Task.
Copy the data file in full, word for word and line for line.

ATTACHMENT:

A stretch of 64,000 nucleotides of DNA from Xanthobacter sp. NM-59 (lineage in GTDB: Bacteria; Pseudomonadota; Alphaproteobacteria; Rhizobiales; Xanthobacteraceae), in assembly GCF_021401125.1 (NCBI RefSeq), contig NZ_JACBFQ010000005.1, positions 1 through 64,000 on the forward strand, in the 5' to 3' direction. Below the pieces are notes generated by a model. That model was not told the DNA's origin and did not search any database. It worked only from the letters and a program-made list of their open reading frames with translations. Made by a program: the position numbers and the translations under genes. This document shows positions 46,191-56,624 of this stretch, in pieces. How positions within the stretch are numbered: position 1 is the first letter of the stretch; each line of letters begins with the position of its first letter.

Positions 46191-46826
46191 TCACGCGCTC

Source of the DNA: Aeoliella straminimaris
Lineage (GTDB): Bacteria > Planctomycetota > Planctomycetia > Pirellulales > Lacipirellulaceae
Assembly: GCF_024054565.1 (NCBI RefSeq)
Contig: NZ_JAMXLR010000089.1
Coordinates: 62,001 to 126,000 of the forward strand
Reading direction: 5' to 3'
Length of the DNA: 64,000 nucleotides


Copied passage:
A stretch of 64,000 nucleotides of DNA from Xanthobacter sp. NM-59 (lineage in GTDB: Bacteria; Pseudomonadota; Alphaproteobacteria; Rhizobiales; Xanthobacteraceae), in assembly GCF_021401125.1 (NCBI RefSeq), contig NZ_JACBFQ010000005.1, positions 1 through 64,000 on the forward strand, in the 5' to 3' direction. Below the pieces are notes generated by a model. That model was not told the DNA's origin and did not search any database. It worked only from the letters and a program-made list of their open reading frames with translations. Made by a program: the position numbers and the translations under genes. This document shows positions 46,191-56,624 of this stretch, in pieces. How positions within the stretch are numbered: position 1 is the first letter of the stretch; each line of letters begins with the position of its first letter.

Positions 46191-46826
46191 TCACGCGCTC

Source of the DNA: Aeoliella straminimaris
Lineage (GTDB): Bacteria > Planctomycetota > Planctomycetia > Pirellulales > Lacipirellulaceae
Assembly: GCF_024054565.1 (NCBI RefSeq)
Contig: NZ_JAMXLR010000089.1
Coordinates: 62,001 to 126,000 of the forward strand
Reading direction: 5' to 3'
Length of the DNA: 64,000 nucleotides